Saturday, May 06, 2023

Chronically Ill and In Pain: My Story

I'm a chronically ill person. I have fibromyalgia and myalgic encephalomelitis/chronic fatigue syndrome (ME/CFS). I'm in pain all the time. Yes, all the time. My body also metabolizes medication differently from most people. Gabapentin, a drug to help with nerve pain, made me suicidal. It was one of the most terrifying times in my life. Thus, any type of drug in that category runs the risk of making me feel the same. I've reluctantly tried them, and they did nothing for me.

Living in pain every day of your life creates a stress all on its own. I have several tools in my toolbox to deal with it. Watching movies. Working on puzzles. Reading a book. Taking a walk (when I can). Using a heating pad. Losing myself in my writing.

But those things can only get me so far. I need pain relief - specifically, opioids.

Unfortunately, due to the opioid crisis in this country, getting opioids is an exercise in frustration. Doctors are terrified they will be targeted by the government for prescribing too many, and will often cut off patients without proper tapering. When faced with this sudden withdrawal (which is incredibly dangerous to one's health), chronic pain patients who were taking these drugs responsibly and safely have sometimes committed suicide because they could no longer handle living in pain.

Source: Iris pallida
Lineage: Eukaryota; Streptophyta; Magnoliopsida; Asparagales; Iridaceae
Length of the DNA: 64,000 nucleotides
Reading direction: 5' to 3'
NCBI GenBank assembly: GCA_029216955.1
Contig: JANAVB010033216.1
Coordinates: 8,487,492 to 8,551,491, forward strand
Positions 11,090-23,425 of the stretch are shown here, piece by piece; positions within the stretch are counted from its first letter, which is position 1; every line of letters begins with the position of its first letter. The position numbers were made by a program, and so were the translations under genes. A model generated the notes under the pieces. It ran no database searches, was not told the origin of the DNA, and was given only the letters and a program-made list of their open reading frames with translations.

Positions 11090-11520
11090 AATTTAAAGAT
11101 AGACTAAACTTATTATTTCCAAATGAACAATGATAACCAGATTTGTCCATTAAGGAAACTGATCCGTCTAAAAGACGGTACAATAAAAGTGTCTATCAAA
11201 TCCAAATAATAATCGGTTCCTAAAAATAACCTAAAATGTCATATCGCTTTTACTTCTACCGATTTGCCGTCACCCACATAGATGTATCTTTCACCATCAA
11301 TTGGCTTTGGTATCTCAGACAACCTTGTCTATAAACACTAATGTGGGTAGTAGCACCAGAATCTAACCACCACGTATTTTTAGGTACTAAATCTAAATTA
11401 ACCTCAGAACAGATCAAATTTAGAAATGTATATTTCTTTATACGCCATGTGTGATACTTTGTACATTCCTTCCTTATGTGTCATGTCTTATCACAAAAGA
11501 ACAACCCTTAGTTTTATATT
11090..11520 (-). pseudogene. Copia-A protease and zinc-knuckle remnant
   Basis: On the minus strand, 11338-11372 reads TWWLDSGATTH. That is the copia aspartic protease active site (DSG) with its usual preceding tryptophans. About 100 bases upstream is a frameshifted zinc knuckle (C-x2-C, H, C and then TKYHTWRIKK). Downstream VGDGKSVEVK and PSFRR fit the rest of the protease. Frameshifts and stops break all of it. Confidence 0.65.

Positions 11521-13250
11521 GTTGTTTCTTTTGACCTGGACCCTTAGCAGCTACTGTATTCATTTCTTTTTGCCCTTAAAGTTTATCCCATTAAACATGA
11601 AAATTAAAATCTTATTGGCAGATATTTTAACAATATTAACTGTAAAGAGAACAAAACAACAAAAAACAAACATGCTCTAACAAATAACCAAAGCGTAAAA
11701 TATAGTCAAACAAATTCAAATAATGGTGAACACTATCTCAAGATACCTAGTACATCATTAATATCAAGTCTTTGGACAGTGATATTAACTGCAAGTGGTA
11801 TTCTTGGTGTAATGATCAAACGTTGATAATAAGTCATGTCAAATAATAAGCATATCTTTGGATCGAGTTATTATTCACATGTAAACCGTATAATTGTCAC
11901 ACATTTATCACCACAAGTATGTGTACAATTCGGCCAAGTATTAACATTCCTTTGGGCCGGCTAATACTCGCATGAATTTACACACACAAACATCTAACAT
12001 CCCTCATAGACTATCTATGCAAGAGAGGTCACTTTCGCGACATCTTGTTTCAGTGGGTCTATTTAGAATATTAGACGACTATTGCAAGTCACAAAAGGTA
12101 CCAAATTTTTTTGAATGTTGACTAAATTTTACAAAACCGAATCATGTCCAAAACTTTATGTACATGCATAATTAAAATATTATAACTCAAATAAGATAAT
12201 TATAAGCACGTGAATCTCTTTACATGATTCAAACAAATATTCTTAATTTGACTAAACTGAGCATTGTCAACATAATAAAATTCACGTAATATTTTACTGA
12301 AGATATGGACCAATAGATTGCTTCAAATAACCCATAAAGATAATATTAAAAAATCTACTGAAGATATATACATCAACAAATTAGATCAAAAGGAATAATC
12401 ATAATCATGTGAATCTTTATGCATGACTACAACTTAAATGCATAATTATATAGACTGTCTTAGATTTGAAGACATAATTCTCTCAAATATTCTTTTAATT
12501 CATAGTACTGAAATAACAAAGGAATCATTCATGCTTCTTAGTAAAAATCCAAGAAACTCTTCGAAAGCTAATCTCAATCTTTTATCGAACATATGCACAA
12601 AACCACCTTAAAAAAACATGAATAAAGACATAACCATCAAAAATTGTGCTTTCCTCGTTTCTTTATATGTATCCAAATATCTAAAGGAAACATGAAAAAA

This is not only unacceptable and unethical, it is evil. I do not use that term lightly.

Therefore, I'm sharing my recent experience with you to illustrate how this war against chronically ill patients has personally affected me.

My Story

A little over a month ago, I participated in a one-day symposium as I was presenting a paper. The day was very long and hard, and I knew I was going to crash. Post-Exertional Malaise (PEM) is one of the hallmark symptoms of ME/CFS. Here's a brief explanation: 

Oh boy. Crash I did. But as the week progressed, I realized something else was going on. I tested positive for Covid for the first time since the pandemic started, and it just exacerbated all my symptoms. I felt horrible.

Unfortunately, the pain hasn't really abated since then. My primary care doctor refused to prescribe me any pain meds, and recommended I go to a pain specialist. I made an appointment, and tried to get through the next few days as best as I could.

My appointment went well, and my pain specialist decided to put me on an opioid called Nucynta. Because it is fairly new - only been on the market a few years - there is no generic form. I'd been on this drug before when I was in severe pelvic pain a few years earlier and it helped with the rest of my pain. The relief I felt at being listened to, at being heard, was immense. I was going to get help.

Then came the text from my pharmacy. My insurance had denied coverage of Nucynta. This happened last time, and I thought it would be resolved by the next day. So I waited. But nothing happened. Then I called my pain doctor who said they'd sent in an appeal to my insurance. I called my insurance and was on the phone with them for an hour. No resolution.